JUL 07, 2019 08:46 AM PDT

The Right Cocktail of Gut Microbes may Prevent or Reverse Food Allergies

WRITTEN BY: Carmen Leitch

The Centers for Disease Control and Prevention considers food allergies to be a public health concern, and their rates are rising. The only way for a person with a food allergy to prevent a reaction is by not ingesting the offending food. That can be difficult for people with allergies to very common foods or really severe allergies, however, and sometimes, people don’t even know they have an allergy. Allergic reactions can be severe enough to cause death. Scientists have now discovered that one type of bacteria that lives in the infant gastrointestinal tract can prevent the development of food allergies. The research, which showed that when the human gut is exposed to a group of five or six bacterial species it can reverse established allergies, has been reported in Nature Medicine.

Bacteroides hypermegas, a member of the genus Bacteroides, which are mainly found in the intestine as normal flora. Credit: CDC/ Dr. V. R. Dowell, Jr.

"This represents a sea change in our approach to therapeutics for food allergies," said the co-senior study author Lynn Bry, MD, PhD, director of the Massachusetts Host-Microbiome Center at Brigham and Women’s Hospital. "We've identified the microbes that are associated with protection and ones that are associated with food allergies in patients. If we administer defined consortia representing the protective microbes as a therapeutic, not only can we prevent food allergies from happening, but we can reverse existing food allergies in preclinical models. With these microbes, we are resetting the immune system."

The gut plays host to huge numbers of microbes that have been shown to play a signifiant role in the health and well-being of their host. Imbalances in this gut microbiome is increasingly being connected to a variety of diseases. It is also closely connected to immune system function.

In this work, the researchers used animal models and samples from infant participants to figure out which of the many gut microbes were related to food allergies. Every few months, they took fecal samples from 56 infants that had gotten food allergies, and assessed their gut microbes along with samples from 98 infants that did not get a food allergy.

The researchers also transplanted gut microbes from these infants into egg-sensitized mice. Mice exposed to microbes from infants without allergies were less likely to develop an egg allergy than mice that received microbes from infants with a food allergy.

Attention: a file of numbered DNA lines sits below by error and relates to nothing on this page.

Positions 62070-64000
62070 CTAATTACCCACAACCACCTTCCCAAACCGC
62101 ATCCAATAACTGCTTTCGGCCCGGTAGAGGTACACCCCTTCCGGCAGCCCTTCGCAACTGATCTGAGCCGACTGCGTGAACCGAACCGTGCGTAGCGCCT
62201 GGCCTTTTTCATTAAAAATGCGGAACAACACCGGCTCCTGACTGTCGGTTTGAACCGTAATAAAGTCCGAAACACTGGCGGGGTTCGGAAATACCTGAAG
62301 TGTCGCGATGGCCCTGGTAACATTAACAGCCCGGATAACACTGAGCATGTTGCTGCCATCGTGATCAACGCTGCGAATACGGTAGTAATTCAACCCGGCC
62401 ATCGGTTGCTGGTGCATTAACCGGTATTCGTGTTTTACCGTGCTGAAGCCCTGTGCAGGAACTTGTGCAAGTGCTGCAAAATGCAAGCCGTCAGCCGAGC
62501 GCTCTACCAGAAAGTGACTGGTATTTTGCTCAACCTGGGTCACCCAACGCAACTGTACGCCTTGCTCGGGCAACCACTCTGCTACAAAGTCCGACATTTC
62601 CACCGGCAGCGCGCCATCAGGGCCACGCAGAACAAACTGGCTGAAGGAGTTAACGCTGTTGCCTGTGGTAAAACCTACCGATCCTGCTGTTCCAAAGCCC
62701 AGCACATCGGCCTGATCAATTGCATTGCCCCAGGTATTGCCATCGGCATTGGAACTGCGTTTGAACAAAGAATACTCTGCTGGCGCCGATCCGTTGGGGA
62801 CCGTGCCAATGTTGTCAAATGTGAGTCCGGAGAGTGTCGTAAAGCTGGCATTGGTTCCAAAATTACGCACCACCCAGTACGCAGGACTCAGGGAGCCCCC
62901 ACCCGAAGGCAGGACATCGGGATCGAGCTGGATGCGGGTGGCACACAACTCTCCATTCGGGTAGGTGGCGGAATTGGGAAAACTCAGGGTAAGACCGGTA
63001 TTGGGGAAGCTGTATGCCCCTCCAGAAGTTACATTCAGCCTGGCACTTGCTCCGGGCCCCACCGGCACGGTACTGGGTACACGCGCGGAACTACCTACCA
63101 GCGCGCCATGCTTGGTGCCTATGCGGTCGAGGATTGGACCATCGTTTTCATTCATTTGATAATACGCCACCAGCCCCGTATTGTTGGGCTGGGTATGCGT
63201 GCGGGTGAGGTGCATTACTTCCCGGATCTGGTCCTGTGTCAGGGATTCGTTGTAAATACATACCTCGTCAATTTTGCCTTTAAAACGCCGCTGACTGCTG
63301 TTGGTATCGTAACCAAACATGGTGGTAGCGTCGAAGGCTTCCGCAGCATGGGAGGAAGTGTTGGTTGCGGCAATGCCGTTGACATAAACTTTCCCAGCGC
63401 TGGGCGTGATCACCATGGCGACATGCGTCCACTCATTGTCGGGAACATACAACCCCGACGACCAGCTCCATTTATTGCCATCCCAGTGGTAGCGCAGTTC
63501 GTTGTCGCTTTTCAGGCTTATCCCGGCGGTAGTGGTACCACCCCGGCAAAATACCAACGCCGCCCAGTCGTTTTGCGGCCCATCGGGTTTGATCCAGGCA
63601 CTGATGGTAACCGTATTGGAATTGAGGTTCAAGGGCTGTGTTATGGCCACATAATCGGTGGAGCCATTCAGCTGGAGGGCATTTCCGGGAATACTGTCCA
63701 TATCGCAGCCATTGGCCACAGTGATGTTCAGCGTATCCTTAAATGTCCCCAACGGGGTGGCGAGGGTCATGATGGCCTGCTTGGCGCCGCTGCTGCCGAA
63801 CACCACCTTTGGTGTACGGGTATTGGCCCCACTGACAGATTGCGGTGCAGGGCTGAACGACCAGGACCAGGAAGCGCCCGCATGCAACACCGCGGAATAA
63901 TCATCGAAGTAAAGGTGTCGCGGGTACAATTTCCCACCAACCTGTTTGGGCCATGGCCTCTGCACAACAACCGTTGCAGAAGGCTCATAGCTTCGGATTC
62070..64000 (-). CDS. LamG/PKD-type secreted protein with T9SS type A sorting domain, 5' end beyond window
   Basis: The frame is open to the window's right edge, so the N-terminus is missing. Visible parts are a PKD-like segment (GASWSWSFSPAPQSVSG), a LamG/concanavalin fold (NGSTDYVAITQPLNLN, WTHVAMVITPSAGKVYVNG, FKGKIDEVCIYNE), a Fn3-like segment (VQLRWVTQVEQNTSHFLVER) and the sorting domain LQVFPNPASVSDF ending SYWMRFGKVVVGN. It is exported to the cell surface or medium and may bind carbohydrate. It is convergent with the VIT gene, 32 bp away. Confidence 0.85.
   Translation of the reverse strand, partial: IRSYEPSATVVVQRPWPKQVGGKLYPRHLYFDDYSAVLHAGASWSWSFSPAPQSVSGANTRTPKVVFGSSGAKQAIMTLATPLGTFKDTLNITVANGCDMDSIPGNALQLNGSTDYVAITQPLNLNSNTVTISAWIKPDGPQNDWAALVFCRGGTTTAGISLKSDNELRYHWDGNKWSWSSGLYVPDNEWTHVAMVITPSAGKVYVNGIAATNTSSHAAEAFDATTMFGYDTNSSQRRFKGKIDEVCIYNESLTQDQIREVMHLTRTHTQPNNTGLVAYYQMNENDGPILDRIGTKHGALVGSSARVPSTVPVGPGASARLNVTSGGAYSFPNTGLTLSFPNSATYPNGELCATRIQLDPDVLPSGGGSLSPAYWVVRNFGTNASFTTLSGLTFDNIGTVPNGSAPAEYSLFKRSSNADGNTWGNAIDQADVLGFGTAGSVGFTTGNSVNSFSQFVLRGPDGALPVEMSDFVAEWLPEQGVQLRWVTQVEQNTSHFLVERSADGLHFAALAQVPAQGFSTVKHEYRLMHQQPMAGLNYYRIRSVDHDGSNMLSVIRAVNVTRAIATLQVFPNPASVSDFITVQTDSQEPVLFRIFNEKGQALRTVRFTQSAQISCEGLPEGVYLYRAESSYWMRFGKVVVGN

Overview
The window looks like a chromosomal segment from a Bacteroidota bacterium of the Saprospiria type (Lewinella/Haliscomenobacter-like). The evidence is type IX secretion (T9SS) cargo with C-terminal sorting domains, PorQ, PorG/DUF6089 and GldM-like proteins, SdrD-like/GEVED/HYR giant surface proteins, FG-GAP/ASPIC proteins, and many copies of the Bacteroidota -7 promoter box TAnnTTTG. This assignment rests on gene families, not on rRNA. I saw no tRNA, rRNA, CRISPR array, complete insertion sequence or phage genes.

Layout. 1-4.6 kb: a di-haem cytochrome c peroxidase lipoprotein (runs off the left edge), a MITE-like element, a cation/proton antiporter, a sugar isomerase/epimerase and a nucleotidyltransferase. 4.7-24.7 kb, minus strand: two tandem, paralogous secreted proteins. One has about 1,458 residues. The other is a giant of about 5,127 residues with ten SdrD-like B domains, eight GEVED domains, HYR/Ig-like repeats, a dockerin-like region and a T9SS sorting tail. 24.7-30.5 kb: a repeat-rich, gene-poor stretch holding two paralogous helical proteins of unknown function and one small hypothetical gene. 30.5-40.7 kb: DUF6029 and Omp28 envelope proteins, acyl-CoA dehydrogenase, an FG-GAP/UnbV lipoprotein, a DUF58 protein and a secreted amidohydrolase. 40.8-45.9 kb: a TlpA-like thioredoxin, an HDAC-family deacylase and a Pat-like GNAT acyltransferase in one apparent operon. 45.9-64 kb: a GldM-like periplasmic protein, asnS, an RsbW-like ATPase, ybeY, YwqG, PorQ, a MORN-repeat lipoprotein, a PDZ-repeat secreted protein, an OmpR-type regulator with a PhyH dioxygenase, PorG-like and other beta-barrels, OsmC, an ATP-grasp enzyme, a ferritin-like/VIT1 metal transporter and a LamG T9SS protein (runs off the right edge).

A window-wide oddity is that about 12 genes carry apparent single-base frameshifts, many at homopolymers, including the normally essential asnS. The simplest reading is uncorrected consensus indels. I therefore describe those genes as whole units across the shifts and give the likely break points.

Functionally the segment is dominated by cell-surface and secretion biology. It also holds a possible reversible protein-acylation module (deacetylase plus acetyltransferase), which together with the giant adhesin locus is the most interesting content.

The scientists identified microbes that had the potential to protect against food allergies, and created two bacterial cocktails that contained five or six strains of human gut bacteria from either the Clostridiales or the Bacteroidetes family. Food allergies in a mouse model were effectively suppressed, and they did not develop an egg allergy. When the mice were exposed to other types of bacteria, there was no protection against an egg allergy.

Learn more about how the microbiome is connected to food allergies from the video.

"It's very complicated to look at all of the microbes in the gut and make sense of what they may be doing in food allergy, but by using computational approaches, we were able to narrow in on a specific group of microbes that are associated with a protective effect," said co-first study author Georg Gerber, MD, PhD, MPH, chief of the Division of Computational Pathology in the Department of Pathology at the Brigham. "Being able to drill down from hundreds of microbial species to just five or six or so has implications for therapeutics and, from a basic science perspective, means that we can start to figure out how these specific bacteria are conferring protection."

The scientists wanted to know more about how the bacteria was having this effect. They determined that the bacteria can stimulate a type of immune cell called regulatory T cells, which help control the immune system. The bacteria can help promote a tolerant response rather than an allergic one. This was true in the mouse and the infant.

Instead of trying to diminish an allergy by slowing administering small amounts of the offending food over time, a bacteriotherapeutic approach can change the immune system without using an allergen. It may help reverse food allergies broadly rather than stopping each one individually.

The authors are now entering into a variety of ventures that are exploring the development of therapeutics and trials based on this work.


Sources: Science Daily via Brigham and Women’s Hospital, Nature Medicine

About the Author
  • Experienced research scientist and technical expert with authorships on 28 peer-reviewed publications, traveler to over 60 countries, published photographer and internationally-exhibited painter, volunteer trained in disaster-response, CPR and DV counseling.
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